THE Spanish-American writer and philosopher George Santayana is credited with the famous phrase “those who cannot remember the past are condemned to repeat it”.

This is correct, so it is incumbent on those of us wishing to secure a substantial support for independence to consider the lessons of 2014, and all that has happened since, in some detail.

The Scottish Referendum Study provides very useful source material. It was undertaken by academics at the universities of Edinburgh, Glasgow and Essex, and funded by the Economic and Social Research Council. It studied the views of 8500 people across three surveys. A number of their findings bear close consideration.

A majority of people aged under 50 supported Yes. Those aged 50 to 59 were still more favourable than the average of the population at 47%. The over-70s were very significantly against at 66% No.

The drivers of this and the implications need analysis in detail, and a sense of how to reassure and change minds is important.

Remarkably, a majority (53%) of people born in Scotland voted for independence. That nothing is made of this is a good thing because it matters not where you come from – everyone making their life here matters equally.

But it would be very instructive to look at what drove the opinions of those born outside Scotland. Some 57% of those born outside the UK were No voters. In the face of increased anti-European and migrant sentiment in UK politics, I wonder if minds are opening there.

Tellingly, however, 72% of people born in the rest of the UK voted against independence. Their concerns and those of their family and friends in the rest of the UK clearly weighed heavily and were not adequately addressed by the Yes side. Lessons must be learned here too. They represent around half a million votes, including more than 460,000 from England alone.

A further half a million or so come from everywhere else in the world, including around 300,000 EU nationals.

The lesson to the latter half a million is probably clearer now than ever – Scotland is a welcome home with a political consensus favouring migration. We should never rest on our laurels, fighting extremism and bigotry every day, but it is a great starting point.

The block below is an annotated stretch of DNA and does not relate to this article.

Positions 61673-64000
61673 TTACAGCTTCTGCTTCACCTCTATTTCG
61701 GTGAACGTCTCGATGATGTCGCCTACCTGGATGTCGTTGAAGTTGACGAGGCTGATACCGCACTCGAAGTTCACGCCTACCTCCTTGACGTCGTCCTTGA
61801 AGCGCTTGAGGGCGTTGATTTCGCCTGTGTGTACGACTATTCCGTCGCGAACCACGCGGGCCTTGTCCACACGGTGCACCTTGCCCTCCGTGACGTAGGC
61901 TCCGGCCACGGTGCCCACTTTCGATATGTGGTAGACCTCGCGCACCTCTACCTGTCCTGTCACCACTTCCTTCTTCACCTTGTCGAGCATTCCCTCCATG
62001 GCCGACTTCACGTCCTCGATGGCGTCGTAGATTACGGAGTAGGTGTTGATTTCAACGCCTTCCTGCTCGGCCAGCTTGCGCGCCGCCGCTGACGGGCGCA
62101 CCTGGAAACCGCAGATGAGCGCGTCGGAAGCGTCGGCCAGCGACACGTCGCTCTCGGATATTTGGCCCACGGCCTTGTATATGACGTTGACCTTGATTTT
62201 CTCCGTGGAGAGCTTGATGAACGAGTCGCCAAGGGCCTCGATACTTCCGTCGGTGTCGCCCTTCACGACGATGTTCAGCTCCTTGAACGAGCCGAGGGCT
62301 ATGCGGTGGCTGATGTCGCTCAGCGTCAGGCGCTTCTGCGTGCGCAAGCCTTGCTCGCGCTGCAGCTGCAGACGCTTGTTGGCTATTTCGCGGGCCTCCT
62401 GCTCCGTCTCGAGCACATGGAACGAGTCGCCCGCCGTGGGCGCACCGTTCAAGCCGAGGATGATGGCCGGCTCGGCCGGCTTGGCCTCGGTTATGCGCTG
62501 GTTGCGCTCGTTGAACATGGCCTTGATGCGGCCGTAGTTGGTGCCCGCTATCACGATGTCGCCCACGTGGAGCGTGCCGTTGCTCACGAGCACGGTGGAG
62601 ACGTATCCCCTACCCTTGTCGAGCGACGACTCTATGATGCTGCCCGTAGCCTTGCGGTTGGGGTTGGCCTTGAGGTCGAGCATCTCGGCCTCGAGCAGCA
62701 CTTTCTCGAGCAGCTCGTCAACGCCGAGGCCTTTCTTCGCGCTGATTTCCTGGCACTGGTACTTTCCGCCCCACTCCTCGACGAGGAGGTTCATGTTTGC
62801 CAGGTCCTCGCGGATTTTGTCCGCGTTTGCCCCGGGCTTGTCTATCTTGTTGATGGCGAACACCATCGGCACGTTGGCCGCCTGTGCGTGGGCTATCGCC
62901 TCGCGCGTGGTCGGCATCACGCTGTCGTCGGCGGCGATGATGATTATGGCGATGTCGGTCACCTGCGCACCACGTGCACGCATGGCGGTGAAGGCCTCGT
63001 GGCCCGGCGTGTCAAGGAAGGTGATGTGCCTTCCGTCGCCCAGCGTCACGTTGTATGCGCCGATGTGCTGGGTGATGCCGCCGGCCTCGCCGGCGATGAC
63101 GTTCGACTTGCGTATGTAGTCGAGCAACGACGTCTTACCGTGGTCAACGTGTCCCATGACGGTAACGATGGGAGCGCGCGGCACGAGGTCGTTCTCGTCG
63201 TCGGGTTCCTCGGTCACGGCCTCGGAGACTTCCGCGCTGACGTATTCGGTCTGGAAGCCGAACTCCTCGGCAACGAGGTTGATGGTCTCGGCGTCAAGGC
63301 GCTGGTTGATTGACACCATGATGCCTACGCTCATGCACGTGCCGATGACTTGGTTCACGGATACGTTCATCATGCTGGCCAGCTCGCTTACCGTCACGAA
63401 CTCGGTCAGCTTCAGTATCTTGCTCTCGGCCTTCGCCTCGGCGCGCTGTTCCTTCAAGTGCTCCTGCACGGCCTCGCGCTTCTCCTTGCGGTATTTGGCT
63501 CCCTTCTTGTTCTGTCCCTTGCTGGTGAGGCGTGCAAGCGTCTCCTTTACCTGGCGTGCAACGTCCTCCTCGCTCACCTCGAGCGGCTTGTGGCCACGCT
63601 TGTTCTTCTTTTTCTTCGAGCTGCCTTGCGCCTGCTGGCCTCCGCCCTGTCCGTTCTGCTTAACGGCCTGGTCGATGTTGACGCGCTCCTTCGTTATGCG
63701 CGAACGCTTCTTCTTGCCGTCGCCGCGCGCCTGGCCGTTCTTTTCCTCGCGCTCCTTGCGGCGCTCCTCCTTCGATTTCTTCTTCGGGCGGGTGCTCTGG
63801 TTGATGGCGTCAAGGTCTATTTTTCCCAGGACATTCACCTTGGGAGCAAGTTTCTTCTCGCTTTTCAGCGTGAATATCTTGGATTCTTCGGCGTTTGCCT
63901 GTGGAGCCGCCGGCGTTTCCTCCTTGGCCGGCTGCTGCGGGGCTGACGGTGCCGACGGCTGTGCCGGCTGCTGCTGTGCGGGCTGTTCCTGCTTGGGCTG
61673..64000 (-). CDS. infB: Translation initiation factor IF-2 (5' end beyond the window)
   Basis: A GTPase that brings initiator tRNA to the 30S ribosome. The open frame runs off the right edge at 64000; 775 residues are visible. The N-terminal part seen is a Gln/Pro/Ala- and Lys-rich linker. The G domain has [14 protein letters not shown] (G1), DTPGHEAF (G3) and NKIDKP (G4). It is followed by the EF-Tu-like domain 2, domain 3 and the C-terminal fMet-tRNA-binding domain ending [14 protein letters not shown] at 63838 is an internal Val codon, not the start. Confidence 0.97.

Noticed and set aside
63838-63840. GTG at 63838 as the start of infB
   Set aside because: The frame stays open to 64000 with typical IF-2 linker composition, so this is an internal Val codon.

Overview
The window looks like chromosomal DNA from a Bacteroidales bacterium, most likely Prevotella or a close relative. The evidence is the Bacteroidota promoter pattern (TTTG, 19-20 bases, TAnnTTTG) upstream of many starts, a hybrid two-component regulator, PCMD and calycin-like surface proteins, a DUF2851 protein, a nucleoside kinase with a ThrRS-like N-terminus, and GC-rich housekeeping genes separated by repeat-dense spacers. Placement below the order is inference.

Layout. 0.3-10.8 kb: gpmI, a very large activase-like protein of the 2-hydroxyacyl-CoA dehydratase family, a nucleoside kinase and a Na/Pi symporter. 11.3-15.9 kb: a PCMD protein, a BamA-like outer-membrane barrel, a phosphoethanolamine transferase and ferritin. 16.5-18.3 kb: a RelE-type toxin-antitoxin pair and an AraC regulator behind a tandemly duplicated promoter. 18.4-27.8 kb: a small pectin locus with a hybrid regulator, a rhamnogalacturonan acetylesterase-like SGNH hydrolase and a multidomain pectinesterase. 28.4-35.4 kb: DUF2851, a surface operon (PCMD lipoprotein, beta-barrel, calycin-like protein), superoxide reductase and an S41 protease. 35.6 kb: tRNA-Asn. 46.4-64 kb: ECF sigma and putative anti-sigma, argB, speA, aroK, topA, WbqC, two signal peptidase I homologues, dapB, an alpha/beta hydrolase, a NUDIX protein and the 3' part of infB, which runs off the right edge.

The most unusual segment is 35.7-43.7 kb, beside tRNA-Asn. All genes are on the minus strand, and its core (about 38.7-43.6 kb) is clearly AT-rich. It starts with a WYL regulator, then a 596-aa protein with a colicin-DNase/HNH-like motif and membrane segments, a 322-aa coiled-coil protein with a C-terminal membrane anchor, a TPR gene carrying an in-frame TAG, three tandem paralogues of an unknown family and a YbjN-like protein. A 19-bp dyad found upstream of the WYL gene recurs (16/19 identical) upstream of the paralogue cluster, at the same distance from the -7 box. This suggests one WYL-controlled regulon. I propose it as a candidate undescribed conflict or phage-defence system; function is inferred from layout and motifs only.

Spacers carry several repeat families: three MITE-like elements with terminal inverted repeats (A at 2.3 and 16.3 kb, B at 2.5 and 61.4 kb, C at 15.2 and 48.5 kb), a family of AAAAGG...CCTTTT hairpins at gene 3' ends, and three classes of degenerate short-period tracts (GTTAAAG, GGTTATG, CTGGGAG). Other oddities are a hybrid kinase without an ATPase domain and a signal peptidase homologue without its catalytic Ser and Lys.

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For those from the rest of the UK, though, what are we saying? What is our tone? What will independence mean for them and their families and friends? How does the debate itself make them feel?

First and foremost, it is not a rejection of 300 years of shared endeavour. It is not a severing of economic, social, family or cultural ties – they will maintain and flourish. It is a political choice about how we all choose to be governed.

Nor is it a rejection of British identity, which matters “strongly” to many people – in fact, around 60%. This perspective needs tended to and addressed authentically and over time.

There are also nearly 750,000 people born in Scotland living elsewhere in the UK. Presumably, they speak to their relatives back home and express a point of view. What are we saying to them?

I have been thinking about all of these realities in one form or another all of my adult life. Understanding what made my belief in independence a minority pursuit has been central to what I have sought to argue for the past 30-plus years of my membership of the SNP inside and outside the party.

The National:

What we can be sure of is that if we adopt the tone and stance of the “Up Yours” Brexiteers, we will not win, nor should we. Spleen venting does not persuade. It satisfies adherents, it does not win new ones.